Retired General David Petraeus, former director of the CIA, called for Congress to pass the Cybersecurity and Infrastructure Security Act to elevate the National Protection and Programs Directorate, and suggested the creation of an independent agency to tackle cybersecurity issues during a Washington Post event on Tuesday.
He described the CISA Act as a “good first step,” but noted the possibility of elevating the agency even further if it remained less effective. He suggested that elevation would also help a cybersecurity agency attract talent from Silicon Valley, and help to act as a coordinator among different agencies. “The sharing of threat information is really quite a grab bag,” Petraeus noted.
The issue of cybersecurity coordination also emerged in Petraeus’ comments about the elimination of the White House cybersecurity coordinator program. Both he and fellow panelist Lisa Monaco, former homeland security and counterterrorism adviser to President Obama, agreed that the Trump administration had mostly continued existing cybersecurity policy and praised the increased determination to impose costs on adversaries, but both highlighted the elimination of the position as a key misstep.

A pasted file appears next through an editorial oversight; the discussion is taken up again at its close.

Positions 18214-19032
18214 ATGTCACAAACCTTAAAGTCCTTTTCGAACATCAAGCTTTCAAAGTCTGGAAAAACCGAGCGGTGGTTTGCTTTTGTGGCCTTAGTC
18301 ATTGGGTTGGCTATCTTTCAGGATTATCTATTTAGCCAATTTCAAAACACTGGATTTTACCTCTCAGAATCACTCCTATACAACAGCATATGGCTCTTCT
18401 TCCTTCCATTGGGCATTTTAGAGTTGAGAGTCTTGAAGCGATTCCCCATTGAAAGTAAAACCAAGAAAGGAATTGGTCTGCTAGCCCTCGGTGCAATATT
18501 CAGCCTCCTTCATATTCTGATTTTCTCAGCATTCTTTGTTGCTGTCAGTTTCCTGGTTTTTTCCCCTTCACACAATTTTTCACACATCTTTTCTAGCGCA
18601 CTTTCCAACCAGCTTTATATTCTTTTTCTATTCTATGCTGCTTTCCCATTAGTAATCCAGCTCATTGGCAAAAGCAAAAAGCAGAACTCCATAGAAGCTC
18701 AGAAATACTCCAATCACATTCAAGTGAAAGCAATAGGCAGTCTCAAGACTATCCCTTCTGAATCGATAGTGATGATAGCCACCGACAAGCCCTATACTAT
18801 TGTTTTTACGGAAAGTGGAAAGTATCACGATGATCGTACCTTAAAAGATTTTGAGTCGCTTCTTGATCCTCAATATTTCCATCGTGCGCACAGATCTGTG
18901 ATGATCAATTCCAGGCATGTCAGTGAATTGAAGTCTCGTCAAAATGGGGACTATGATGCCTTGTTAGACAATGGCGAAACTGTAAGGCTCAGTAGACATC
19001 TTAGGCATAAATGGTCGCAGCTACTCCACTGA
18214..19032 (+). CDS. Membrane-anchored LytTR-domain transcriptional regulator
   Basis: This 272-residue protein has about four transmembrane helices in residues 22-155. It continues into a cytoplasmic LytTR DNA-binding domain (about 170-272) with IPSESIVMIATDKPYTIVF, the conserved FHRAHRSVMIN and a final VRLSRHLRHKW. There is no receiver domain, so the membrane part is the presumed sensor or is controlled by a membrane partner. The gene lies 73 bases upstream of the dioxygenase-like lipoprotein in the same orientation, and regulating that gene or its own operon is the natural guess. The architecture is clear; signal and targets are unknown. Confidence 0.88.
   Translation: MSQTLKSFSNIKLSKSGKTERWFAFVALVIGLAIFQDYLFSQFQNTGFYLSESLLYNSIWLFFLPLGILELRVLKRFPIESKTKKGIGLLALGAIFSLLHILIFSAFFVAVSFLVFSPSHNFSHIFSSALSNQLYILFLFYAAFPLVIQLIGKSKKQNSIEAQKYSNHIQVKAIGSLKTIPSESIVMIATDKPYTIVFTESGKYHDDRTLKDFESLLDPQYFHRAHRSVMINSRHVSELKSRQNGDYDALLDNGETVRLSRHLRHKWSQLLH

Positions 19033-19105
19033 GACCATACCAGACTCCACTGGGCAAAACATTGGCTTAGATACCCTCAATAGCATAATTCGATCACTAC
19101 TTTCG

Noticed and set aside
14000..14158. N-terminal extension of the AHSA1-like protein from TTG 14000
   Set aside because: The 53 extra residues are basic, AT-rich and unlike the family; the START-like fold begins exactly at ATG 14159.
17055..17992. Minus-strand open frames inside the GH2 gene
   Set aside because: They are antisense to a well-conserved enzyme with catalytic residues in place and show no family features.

Petraeus described how the country has entered the “era of weaponization of everything,” and described his concerns with the growing threats in cyberspace. One threat that particularly concerned him was the possibility of an insurgent group acquiring the capabilities to inflict kinetic damage without the same deterrence options as a nation-state, although he acknowledged it remains a “remote prospect.”
Monaco advocated for Congress to pass the Secure Elections Act to provide more resources to states and local governments, and also called on them to sustain funding to keep security efforts going. She also called on Congress to request reports from the intelligence community 60 to 90 days before elections that highlighted the potential risks and attackers and the efforts in place to thwart them.